Googie Withers

Actor
A notable British film and stage actress in England where she grew up and Australia which would become her adopted home, Googie Withers became best known for a series of melodramas at Ealing Studios in the 1940s and ... Read more »
Born: 03/12/1917

Filmography

Actor (15)

The Lady Vanishes 1999 (Movie)

(Actor)

Shine 1996 (Movie)

Katharine Susannah Prichard (Actor)

Country Life 1995 (Movie)

Hannah (Actor)

Melba 1988 - 1989 (TV Show)

Actor

Northanger Abbey 1987 - 1988 (TV Show)

Actor

Time After Time 1987 (Movie)

Leda Klein (Actor)

Nickel Queen 1970 (Movie)

Meg Blake (Actor)

Devil on Horseback 1954 (Movie)

Mrs Cadell (Actor)

It Always Rains on Sunday 1949 (Movie)

Rose Sandigate (Actor)

Accused (TV Show)

Actor

Ending Up (TV Show)

Actor

Hotel du Lac (TV Show)

Actor

One of Our Aircraft Is Missing (Movie)

Jo de Vries (Actor)

Pink String and Sealing Wax (Movie)

Pearl Bond (Actor)

The Gang's All Here (Movie)

Alice Forrest (Actor)

Biography

A notable British film and stage actress in England where she grew up and Australia which would become her adopted home, Googie Withers became best known for a series of melodramas at Ealing Studios in the 1940s and proved herself a versatile character player in her later years. She was born to a British career officer and a Dutch mother in a part of India that later became Pakistan. Withers was convent-educated in England, and studied acting and dancing before her stage debut in 1929. While she kept busy in theater during the 1930s, she also broke into films in 1934 with "The Girl in the Crowd." In the mid-30s, she cut back on her stage work to concentrate on her film career, but was confined mostly to second leads in both fairly big films and near "quota quickies" made to fulfill Britain's self-imposed Quota Law. She supported Dolores Del Rio and Douglas Fairbanks Jr. in "Accused" (1936), acted for Michael Powell in the likable low-budgeter "The Love Test" (1935) and played one of Margaret Lockwood's giggly girlfriends in Alfred Hitchcock's superb "The Lady Vanishes" (1938).

Relationships

John McCallum Actor

Husband
They were married until his death in 2010

Amanda McCallum

Daughter
July 23, 1960 Father, John McCallum

Joanna McCallum

Daughter
June 27, 1950 Father, John McCallum

Nicholas McCallum

Son
Father, John McCallum

Edgar Withers

Father

Lizette Withers

Mother

EDUCATION

educated in London convent while growing up

Buddy Bradley School of Dancing

Helena Lehmiski Academy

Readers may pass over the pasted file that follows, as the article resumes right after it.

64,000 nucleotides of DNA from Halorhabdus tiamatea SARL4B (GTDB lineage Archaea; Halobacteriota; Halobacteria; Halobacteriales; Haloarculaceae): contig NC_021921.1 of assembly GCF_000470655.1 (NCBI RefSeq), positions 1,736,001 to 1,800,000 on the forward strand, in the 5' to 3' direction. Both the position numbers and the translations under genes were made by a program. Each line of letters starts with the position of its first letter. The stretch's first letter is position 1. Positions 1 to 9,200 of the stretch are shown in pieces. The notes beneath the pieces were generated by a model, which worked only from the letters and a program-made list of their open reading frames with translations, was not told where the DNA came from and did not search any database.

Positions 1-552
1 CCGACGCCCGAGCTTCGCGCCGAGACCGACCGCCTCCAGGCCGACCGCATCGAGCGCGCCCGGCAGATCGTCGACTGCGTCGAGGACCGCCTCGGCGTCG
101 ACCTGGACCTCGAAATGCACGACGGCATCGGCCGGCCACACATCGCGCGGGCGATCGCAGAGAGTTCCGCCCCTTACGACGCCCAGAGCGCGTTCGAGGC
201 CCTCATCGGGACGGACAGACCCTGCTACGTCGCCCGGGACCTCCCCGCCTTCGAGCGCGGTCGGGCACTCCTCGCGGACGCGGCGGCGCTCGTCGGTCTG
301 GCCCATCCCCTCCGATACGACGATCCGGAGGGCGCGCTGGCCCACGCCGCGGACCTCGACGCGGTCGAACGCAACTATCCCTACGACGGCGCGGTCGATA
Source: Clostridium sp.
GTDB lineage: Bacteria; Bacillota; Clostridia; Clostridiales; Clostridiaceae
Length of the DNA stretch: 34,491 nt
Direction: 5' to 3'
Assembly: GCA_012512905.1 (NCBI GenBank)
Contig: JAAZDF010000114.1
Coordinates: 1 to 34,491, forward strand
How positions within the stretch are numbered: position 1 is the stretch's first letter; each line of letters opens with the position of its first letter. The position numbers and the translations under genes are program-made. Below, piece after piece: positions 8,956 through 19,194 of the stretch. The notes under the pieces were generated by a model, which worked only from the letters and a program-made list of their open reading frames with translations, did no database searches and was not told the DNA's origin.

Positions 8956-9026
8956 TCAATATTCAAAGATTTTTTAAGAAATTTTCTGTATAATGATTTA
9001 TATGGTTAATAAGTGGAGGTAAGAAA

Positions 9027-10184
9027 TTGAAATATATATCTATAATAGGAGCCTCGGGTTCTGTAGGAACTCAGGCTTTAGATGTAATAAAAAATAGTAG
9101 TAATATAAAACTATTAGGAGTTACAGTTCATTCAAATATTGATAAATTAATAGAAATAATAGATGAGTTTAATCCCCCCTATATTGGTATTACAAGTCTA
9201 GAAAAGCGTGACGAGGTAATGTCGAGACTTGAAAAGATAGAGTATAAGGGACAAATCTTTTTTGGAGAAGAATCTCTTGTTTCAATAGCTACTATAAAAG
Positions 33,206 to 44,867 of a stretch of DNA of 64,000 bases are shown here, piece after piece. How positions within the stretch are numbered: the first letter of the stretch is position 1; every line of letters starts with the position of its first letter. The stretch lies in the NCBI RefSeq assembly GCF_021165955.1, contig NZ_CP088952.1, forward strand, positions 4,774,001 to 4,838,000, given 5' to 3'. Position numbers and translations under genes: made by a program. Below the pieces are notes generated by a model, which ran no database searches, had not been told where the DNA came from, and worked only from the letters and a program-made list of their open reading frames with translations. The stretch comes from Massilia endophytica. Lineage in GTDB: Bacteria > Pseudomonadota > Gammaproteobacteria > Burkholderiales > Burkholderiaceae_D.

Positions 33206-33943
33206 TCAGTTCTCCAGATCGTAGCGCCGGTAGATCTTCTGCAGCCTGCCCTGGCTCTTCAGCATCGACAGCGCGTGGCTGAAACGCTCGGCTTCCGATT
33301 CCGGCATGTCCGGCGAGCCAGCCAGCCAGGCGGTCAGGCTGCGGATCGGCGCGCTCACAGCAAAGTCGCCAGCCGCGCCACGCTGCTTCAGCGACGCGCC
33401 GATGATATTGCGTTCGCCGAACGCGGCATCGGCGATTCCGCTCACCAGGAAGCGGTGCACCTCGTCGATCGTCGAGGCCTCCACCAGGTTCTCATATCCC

Birmingham

Italia Conti Academy

Milestones

2002

Co-starred with her husband (playing brother and sister) in the London revival of "Lady Windermere's Fan"

1996

Last screen performance, played a mentor to the teenaged piano prodigy David Helfgott in "Shine"

1994

Returned to features again to act in "Country Life"

1990

Appeared in ITV's adaptation of "Ending Up"

1989

First miniseries work, the PBS biopic, "Melba"

1986

Starred in the BBC adaptation of "Hotel du Lac"

1985

Again returned to features for the TV-film, "Time After Time"; also received a theatrical distribution

1970

Returned to features to play the leading role in "Nickel Queen"; directed by husband, John McCallum

1961

New York stage debut, "The Complaisant Lover"

1960

First Australian stage work included "Winter Journey" and "The Constant Wife"

1956

Last film for over 15 years, "Port of Escape"

1950

Known for her role as the devious Helen Nosseross in "Night and the City"

1947

Starred in one of her most memorable films, "It Always Rains on Sunday"

1944

Played Amanda in a British revival of Noel Coward's "Private Lives"

1942

Returned to the stage to star in "They Came to a City"

1938

Featured as one of Margaret Lockwood's friends in Alfred Hitchcock's "The Lady Vanishes"

1934

Film debut, "The Girl in the Crowd"

1929

Stage acting debut, "The Windmill Man"

Emigrated to Australia in the late 1950s with her husband John McCallum

Bonus Trivia

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Made a Commander of the Order of the British Empire (CBE) by Queen Elizabeth II in June 2001.

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Was made an Officer of the Order of Australia in 1980.

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